Kosovo Blocked on the Way to Transitional Justice
A research report titled “Democratizing Transitional Justice in Kosovo” published on July 16, 2020 claims says that the country needs to focus on comprehensively dealing with the legacy of the 1998-99 war with Serbian forces in order to move towards a sustainably peaceful future.
“Twenty-one years since the end of the 1998-99 war, Kosovo still has to deal with its violent past. After the conflict, many transitional justice initiatives have been undertaken, however these were mostly fragmented and side-by-side initiatives. As such, they have been unsuccessful in moving Kosovan society away from a violent past towards a peaceful future,” said the report by Dr. Gëzim Visoka and Besart Lumi. The report is jointly supported and published by PAX, Integra i the New Social Initiative and is available here.
What has proceeded are sideby-side initiatives by state institutions and non-governmental organisations (NGOs) who have mostly been top-down and project-based without sufficient coordination and involvement of affect communities. These initiatives are characterised by: 1) insufficient interest on the side of international community to include transitional justice issues at the heart of peace and dialogue talks; 2) incomplete, politicised and personalised efforts by national political leaders; shortterm interventions by NGOs with limited outreach and involvement of affected communities; 3) insufficient knowledge about the work and impact of existing initiatives; most importantly, 4) have overlooked the importance of bottom-up and victim-centred approaches to DwP. As a result of these parallel, fragmented, and often overlapping initiatives we now risk overlooking important aspects of the wartime past and unintentionally promote a culture of impunity, ignorance, and misrecognition, thus harming the affected communities and undermining in the long run the prospects for sustainable peace and reconciliation in Kosovo.
To remedy these flaws, we argue that Kosovo needs an integrated and deliberative infrastructure for transitional justice that promotes the democratic legitimacy and efficiency of efforts for DwP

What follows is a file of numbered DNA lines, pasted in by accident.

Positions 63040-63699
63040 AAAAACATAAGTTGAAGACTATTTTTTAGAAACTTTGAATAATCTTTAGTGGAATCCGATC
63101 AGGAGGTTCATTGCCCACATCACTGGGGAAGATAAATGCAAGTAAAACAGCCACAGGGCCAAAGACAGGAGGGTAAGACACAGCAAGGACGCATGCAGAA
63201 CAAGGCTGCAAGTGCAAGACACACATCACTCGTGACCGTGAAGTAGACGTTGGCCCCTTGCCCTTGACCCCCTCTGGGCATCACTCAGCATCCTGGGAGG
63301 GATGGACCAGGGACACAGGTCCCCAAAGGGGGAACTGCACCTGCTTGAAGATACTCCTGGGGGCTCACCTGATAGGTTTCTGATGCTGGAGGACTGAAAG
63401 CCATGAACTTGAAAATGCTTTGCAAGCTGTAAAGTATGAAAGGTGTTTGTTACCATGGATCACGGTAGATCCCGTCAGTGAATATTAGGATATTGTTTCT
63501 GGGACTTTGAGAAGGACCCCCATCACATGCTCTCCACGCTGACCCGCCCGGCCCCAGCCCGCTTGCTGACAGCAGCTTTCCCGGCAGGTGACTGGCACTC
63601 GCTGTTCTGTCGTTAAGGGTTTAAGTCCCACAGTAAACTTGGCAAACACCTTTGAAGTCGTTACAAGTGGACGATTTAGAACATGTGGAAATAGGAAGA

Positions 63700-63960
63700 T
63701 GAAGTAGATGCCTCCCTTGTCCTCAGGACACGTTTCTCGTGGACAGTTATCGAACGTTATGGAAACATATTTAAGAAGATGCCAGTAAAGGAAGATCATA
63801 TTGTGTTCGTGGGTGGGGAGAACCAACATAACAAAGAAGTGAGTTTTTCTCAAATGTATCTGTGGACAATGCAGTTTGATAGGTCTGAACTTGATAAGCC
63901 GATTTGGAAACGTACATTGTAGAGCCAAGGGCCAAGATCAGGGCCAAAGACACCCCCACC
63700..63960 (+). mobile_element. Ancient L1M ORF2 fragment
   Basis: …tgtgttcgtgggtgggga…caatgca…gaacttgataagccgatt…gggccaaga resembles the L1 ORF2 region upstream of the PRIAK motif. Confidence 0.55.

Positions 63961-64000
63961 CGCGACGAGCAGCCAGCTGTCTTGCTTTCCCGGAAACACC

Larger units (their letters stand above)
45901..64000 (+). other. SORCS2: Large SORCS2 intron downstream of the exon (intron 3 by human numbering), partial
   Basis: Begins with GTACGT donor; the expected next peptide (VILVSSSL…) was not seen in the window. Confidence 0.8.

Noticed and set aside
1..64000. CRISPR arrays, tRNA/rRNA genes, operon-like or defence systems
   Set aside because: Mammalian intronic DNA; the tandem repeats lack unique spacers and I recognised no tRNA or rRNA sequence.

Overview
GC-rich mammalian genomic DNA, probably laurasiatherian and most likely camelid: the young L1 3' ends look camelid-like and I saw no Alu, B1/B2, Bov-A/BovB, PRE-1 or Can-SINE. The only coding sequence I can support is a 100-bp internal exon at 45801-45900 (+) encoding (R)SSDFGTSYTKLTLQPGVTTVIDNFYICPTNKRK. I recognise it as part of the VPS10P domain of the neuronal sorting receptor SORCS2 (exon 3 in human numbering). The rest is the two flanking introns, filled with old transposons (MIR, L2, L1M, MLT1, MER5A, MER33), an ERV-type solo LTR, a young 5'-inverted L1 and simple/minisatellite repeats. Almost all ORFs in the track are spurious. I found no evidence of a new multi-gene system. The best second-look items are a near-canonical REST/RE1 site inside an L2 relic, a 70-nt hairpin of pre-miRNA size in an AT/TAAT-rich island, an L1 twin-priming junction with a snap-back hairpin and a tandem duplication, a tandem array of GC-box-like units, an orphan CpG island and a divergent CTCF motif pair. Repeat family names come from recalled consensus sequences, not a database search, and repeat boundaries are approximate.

in Kosovo. In this context, the concept of deliberation entails decision-making processes on DwP based on democratic discussion, wide consultation, and inclusion of affected communities. Drawing on the information provided by the respondents and comparative analysis from other countries, we envisage that democratization of efforts for DwP in Kosovo should go through four stages. First, we propose that Kosovo needs to generate a citizen-informed national understanding on the principles and ethics for DwP in Kosovo. These principles and ethics should guide the work of all national and international stakeholders working on DwP in Kosovo. They should promote the rights, needs, and interests of affected communities; ensure gender balance; and promote de-ethnicization, depoliticization, and de-personalisation of DwP initiatives. Second, we propose developing an integrated knowledge base and repository of existing sector-specific strategies, initiatives, and mechanisms for transitional justice in Kosovo to ensure transparency, enable dialogue, and promote evidence-based decision-making. Third, we propose developing a national strategy on DwP which is informed by citizen deliberations and participation of affected communities to ensure the democratic legitimacy and accuracy of actions for DwP. Finally, to ensure that national understanding, knowledge dissemination, and strategic framework is implemented there is a need for an integrated institutional infrastructure which would be responsible for supporting the existing and future initiatives for DwP in Kosovo.